Writing by Peter Hilton

Book review: Functional Reactive Programming

by Stephen Blackheath and Anthony Jones - Intelligent, clear and witty - 26 October 2015 #programming #book

Functional Reactive Programming

For this review of Functional Reactive Programming (FRP), I read MEAP (pre-publication early access) version 8, which includes 12 out of 15 planned chapters. It was a good read and the more-important first half of the book seems to be complete.

Update: MEAP version 9 is now available, which includes all 15 chapters (but no appendices).

Important & intelligent

Possibly the most important question about a technical book is also the most subjective: does its topic matter? FRP (the book) is indeed important because FRP (the topic) is a new programming style that builds on the well-established practice of functional programming as well as the more recent trend for ’reactive programming’. This book describes a specific intersection of the two.

FRP is about a declarative approach to coding program logic, as opposed to mixing functional programming idioms with an imperative or object-oriented style. This is something of a paradigm shift if that’s what you’re used to, which is the central value of this book’s explanations.

The FRP programming style is carefully and intelligently presented. Fortunately, this book avoids the hyperbole and hard sell that so many introductions to a new software development approach lazily use. Instead the authors are careful to note limitations and disadvantages alongside benefits, and to compare related approaches, such as actor-based programming with Akka, when appropriate.

Clearly explained

FRP is a case study in how to write a technical tutorial, because of how consistently and successfully it avoids the common pitfalls of technical writing. Each section starts with concrete examples that strike a careful balance between being short enough to swallow and large enough to include realistic complexity.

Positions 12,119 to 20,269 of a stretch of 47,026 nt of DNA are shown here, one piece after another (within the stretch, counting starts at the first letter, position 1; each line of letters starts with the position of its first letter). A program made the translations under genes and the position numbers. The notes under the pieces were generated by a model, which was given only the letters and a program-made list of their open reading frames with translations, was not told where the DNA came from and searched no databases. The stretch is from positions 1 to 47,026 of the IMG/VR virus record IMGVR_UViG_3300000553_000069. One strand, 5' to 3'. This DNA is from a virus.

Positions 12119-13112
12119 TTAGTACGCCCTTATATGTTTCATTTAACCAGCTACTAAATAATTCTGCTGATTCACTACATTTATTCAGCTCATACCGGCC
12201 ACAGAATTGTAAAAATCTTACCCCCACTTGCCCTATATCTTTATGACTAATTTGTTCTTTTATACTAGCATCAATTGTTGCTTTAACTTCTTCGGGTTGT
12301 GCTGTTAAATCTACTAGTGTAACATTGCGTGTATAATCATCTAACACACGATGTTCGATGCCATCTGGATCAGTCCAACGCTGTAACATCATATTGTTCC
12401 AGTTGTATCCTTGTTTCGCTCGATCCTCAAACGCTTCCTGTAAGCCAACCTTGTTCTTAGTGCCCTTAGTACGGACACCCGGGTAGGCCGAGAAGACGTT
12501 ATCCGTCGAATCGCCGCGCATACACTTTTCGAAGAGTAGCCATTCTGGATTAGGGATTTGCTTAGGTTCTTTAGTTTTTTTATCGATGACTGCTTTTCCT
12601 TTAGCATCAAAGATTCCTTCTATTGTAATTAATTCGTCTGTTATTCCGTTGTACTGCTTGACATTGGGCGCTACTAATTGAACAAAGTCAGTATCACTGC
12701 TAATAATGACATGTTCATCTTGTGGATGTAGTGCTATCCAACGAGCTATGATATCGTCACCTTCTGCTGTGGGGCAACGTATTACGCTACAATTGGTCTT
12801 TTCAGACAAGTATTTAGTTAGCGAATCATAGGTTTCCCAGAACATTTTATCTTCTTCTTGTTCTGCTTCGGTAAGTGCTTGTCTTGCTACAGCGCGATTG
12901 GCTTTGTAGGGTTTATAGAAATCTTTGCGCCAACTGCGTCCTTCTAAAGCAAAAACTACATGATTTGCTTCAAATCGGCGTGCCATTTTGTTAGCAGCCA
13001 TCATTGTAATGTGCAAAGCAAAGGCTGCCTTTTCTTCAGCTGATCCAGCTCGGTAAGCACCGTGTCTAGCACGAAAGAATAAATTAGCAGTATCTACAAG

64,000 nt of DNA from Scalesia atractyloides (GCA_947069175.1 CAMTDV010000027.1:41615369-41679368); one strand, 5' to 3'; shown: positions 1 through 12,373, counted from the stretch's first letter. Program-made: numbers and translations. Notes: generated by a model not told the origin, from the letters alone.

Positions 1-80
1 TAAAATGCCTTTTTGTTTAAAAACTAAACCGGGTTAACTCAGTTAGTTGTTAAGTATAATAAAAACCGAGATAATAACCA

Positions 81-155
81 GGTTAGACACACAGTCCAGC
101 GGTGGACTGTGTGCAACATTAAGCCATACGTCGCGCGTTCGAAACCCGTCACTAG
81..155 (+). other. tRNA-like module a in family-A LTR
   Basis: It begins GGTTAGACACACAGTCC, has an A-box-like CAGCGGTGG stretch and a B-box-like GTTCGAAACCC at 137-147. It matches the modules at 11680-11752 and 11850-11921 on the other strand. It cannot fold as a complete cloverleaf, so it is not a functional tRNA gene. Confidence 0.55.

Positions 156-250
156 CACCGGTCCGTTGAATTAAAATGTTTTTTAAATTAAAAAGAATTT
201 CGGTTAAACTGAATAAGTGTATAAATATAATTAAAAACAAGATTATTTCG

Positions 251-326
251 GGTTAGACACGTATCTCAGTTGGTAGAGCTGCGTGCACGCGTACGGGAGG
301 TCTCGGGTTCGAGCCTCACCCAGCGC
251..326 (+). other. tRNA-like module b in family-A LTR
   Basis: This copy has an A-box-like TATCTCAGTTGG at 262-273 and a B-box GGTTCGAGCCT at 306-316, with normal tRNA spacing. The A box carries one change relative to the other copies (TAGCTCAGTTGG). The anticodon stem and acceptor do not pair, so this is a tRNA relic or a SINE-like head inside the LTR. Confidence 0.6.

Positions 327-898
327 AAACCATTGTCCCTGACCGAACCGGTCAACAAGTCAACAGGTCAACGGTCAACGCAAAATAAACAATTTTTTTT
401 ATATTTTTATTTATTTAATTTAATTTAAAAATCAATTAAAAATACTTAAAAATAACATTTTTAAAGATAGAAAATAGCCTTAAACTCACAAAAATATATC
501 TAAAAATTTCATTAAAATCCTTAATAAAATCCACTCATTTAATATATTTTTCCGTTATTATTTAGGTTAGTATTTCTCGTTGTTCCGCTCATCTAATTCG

More importantly, the authors give the reader a chance to fully understand a single example before introducing more abstract concepts. Near the start of the book, there’s a self-conscious note about this that hints at the books multiple layers:

When my co-author says ‘more generally’ he is invariably trying to trick you into learning functional programming. Don’t fall for it. You can ignore these parts and focus on the examples.

This kind of humour turns out to be a regular feature of the book, whose clarity is matched by its wit.


The writing style is fluent and easy to read, which I liked a lot because this makes the explanations easy to follow without getting stuck on a section that you have to re-read several times. What I like even more is that there are so many great jokes in the prose.

This is certainly the funniest technical book I’ve read for a while, and that’s a good thing because it makes the content more human. In fact, this book is my new favourite counter-argument to the silly notion that technical writing shouldn’t contain humour, and that tedious prose is somehow a necessary evil.

The humour is less present in the second half of the book, but that is reasonable because the later chapters are less of a tutorial and more like reference material. Reference documentation humour is no doubt harder than tutorial humour.


There’s not much to criticise about this book, mostly because it has such a clear focus on a specific style of programming, and delivers exactly what you want: lots of code samples that illustrate and explain the style.

The only potentially negative point is that the book’s code examples use the authors’ own FRP library, which is introduced without any way to tell whether this is a good or bad thing. Chances are, this isn’t an issue, and the authors address this as well as they can by noting that all FRP libraries resemble each other, and by devoting a chapter to alternative JavaScript-based FRP libraries.

What’s really missing is that the authors don’t say whether there are any alternative FRP libraries for Java. Moreover, as a Scala programmer, all the talk of functional programming and immutable data structures makes me wonder what the options are in Scala. I hope a future MEAP version addresses this, likely in the planned ‘Comparison of FRP systems’ appendix, but I suspect that what’s really needed is for someone else to port Sodium to Scala and write a new book called FRP in Scala.


I recommend this book to all programmers, provided they are comfortable with Java code examples, because its ideas represent a fundamentally different approach to coding to the usual imperative and object oriented approaches. Furthermore, FRP is a fascinating application of functional programming to practical application development.

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